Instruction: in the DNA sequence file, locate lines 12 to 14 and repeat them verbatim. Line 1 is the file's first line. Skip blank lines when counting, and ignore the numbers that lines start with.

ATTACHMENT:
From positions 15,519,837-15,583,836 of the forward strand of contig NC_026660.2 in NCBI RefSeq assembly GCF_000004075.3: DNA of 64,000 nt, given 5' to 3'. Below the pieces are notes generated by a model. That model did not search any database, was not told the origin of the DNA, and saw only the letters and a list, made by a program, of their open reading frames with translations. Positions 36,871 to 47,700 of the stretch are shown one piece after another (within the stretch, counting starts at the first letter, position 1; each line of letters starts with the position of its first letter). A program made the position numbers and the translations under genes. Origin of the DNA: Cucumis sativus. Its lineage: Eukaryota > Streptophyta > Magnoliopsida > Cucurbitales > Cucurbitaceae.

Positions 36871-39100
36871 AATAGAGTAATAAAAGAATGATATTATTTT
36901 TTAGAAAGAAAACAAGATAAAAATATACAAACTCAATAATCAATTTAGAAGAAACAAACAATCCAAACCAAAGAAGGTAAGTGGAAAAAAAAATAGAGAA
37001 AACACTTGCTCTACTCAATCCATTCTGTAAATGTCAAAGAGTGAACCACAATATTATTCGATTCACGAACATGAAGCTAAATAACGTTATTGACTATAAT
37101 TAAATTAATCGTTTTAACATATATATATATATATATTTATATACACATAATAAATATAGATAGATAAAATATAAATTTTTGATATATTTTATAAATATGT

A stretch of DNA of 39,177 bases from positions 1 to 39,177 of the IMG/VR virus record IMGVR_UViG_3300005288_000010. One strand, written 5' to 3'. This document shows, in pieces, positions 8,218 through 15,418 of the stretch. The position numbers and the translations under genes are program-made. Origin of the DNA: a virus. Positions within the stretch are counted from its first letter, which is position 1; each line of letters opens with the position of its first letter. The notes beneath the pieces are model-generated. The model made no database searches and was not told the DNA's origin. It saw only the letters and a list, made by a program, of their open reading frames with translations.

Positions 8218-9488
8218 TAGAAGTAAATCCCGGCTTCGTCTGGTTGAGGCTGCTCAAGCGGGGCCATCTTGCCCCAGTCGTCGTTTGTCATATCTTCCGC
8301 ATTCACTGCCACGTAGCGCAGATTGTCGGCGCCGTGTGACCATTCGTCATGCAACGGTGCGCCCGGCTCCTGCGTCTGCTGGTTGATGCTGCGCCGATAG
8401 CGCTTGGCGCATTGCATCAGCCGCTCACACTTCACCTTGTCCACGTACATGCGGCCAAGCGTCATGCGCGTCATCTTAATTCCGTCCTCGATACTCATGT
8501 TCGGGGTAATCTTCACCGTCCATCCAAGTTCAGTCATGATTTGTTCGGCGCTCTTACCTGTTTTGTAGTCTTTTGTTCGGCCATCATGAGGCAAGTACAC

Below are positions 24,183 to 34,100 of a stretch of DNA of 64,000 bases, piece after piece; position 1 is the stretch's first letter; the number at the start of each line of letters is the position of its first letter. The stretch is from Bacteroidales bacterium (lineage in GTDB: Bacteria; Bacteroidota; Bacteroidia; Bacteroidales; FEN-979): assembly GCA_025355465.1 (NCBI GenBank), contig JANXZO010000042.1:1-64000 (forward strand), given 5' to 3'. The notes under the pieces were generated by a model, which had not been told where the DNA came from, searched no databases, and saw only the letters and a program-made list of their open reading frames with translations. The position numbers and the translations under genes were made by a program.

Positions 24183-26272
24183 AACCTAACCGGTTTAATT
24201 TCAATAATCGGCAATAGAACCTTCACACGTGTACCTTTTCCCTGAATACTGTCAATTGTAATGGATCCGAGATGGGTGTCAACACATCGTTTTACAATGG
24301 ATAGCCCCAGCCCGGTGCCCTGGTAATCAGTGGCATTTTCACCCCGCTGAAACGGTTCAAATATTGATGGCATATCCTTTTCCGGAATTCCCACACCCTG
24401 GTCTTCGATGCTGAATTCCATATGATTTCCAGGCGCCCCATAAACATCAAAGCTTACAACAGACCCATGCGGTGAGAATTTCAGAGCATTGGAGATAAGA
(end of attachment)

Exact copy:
8501 TCGGGGTAATCTTCACCGTCCATCCAAGTTCAGTCATGATTTGTTCGGCGCTCTTACCTGTTTTGTAGTCTTTTGTTCGGCCATCATGAGGCAAGTACAC

Below are positions 24,183 to 34,100 of a stretch of DNA of 64,000 bases, piece after piece; position 1 is the stretch's first letter; the number at the start of each line of letters is the position of its first letter. The stretch is from Bacteroidales bacterium (lineage in GTDB: Bacteria; Bacteroidota; Bacteroidia; Bacteroidales; FEN-979): assembly GCA_025355465.1 (NCBI GenBank), contig JANXZO010000042.1:1-64000 (forward strand), given 5' to 3'. The notes under the pieces were generated by a model, which had not been told where the DNA came from, searched no databases, and saw only the letters and a program-made list of their open reading frames with translations. The position numbers and the translations under genes were made by a program.

Positions 24183-26272